Lululemon says Peloton made improper end-run in intellectual property fight
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(Reuters) - Lululemon asked a Manhattan federal court Friday to toss a lawsuit in an intellectual-property dispute over Peloton's clothing line, arguing Peloton improperly raced to the court to head off infringement claims by Lululemon in Los Angeles.
The Canadian athletic apparel maker said Peloton used the extra time it was given to respond to a cease-and-desist letter to instead file the lawsuit, which "served only one purpose -- to deprive Lululemon of its choice of venue."
Lululemon said it supplied Peloton-branded clothing from 2016 until Peloton started its own apparel line last year. It told Peloton in November that its bras and leggings infringed Lululemon's design patents and trademark rights.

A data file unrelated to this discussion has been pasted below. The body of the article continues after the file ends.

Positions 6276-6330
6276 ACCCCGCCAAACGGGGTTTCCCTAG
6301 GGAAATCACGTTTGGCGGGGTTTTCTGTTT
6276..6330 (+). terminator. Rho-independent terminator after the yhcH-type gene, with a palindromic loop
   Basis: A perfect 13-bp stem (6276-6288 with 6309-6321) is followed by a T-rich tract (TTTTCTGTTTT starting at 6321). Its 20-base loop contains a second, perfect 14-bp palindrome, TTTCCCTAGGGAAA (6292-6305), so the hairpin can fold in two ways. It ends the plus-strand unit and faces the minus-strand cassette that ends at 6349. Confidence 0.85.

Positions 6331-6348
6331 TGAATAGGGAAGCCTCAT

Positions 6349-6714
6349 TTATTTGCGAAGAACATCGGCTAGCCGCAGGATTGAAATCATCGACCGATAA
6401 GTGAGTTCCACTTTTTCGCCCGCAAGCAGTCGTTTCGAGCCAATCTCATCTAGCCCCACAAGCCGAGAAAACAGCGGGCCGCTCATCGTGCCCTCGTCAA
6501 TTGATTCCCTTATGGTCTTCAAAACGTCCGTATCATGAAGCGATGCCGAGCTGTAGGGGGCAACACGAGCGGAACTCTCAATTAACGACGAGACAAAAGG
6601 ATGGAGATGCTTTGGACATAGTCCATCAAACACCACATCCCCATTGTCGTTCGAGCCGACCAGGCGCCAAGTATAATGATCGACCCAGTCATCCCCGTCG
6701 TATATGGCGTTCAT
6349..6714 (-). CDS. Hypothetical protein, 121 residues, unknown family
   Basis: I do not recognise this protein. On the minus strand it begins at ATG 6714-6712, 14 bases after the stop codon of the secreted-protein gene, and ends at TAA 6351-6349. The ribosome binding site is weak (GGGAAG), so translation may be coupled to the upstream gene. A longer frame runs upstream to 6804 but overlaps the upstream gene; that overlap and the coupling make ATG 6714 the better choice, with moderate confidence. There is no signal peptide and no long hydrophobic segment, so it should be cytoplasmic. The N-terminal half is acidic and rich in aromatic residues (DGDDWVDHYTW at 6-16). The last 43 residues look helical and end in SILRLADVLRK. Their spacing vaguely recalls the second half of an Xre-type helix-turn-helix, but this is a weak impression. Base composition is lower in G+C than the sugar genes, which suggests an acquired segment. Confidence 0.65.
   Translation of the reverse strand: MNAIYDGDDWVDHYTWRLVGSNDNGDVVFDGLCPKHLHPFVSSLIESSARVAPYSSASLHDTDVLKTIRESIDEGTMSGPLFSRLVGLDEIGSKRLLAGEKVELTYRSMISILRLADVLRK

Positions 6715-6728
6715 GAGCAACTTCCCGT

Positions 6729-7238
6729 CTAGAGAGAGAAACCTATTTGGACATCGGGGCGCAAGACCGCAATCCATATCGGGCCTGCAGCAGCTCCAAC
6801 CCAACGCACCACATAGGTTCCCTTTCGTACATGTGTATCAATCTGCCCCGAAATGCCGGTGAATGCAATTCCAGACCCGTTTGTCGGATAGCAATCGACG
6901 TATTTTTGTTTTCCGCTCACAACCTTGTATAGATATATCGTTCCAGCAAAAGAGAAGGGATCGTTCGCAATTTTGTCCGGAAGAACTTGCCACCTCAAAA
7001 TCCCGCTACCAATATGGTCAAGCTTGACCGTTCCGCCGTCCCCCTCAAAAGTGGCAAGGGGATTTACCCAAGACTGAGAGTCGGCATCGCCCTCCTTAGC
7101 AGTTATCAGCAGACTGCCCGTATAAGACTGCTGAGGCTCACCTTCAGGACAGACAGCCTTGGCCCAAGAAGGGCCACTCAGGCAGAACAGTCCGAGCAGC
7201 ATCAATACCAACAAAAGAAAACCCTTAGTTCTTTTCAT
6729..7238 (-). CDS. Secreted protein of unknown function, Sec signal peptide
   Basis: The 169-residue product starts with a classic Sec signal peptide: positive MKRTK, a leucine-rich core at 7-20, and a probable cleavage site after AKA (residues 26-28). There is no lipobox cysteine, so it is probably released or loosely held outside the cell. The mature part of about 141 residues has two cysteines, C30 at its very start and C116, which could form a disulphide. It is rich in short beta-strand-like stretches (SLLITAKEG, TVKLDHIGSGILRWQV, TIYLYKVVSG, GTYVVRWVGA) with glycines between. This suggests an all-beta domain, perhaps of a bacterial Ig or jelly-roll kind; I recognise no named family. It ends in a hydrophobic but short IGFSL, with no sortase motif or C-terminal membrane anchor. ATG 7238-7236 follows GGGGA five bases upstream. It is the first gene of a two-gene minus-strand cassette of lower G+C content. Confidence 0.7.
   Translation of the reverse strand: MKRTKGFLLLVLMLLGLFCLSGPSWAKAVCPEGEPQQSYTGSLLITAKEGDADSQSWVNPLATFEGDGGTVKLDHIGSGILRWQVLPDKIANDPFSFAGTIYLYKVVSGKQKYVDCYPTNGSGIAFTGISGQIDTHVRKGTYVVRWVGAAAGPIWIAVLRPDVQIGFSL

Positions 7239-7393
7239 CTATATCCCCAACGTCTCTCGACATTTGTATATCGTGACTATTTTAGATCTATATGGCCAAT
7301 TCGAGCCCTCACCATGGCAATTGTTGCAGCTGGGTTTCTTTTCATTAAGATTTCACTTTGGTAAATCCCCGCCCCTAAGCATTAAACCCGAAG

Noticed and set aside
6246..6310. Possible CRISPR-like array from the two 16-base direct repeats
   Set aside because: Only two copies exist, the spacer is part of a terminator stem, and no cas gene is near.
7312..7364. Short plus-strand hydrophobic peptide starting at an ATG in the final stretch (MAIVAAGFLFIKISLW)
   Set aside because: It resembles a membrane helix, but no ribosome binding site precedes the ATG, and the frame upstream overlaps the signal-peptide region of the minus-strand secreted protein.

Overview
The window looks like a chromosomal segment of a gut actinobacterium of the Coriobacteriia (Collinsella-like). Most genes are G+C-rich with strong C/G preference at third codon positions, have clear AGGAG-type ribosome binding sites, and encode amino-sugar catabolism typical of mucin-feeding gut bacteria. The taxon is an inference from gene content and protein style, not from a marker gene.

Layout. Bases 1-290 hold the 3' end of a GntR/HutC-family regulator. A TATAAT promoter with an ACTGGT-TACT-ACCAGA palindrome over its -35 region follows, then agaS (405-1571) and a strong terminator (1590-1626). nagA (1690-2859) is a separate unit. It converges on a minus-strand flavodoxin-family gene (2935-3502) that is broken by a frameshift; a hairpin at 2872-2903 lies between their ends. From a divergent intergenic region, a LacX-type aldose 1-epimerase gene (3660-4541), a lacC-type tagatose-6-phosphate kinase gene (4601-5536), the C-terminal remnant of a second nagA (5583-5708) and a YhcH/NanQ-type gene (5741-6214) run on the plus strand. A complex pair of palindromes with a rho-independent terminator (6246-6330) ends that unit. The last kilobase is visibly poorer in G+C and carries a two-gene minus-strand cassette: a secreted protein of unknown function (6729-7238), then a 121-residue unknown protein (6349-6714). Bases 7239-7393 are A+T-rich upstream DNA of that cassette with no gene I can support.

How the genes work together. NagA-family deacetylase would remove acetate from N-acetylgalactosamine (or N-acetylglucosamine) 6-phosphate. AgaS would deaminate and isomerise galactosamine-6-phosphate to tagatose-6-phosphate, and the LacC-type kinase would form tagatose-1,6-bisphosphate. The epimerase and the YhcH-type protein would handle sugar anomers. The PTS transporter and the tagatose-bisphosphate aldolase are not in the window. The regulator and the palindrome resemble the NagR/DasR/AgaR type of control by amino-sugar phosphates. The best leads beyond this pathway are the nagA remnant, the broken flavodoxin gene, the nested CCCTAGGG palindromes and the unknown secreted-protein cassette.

Lululemon allegedly warned Peloton it would sue if Peloton didn't stop infringing by Nov. 19 but extended the deadline for a response to Nov. 24 at Peloton's request. New York City-based Peloton sued in Manhattan that day, asking the court to rule that its bras and leggings didn't infringe and that Lululemon's designs don't merit IP protection.
Lululemon sued for infringement in Los Angeles five days later.
Lululemon said Peloton's lawyers "misled Lululemon's counsel so that Peloton could select its preferred venue."
It asked the Manhattan court to dismiss Peloton's case because of its "anticipatory nature" and the company's "misleading pre-litigation correspondence."
Lululemon, Peloton, and their attorneys didn't immediately respond to a request for comment.
The case is Peloton Interactive Inc v. Lululemon Athletica Canada Inc, U.S. District Court for the Southern District of New York, No. 1:21-cv-10071.
For Lululemon: Craig Summers and Ali Razai of Knobbe Martens Olson & Bear
For Peloton: Steven Feldman and Matthew Walch of Latham & Watkins
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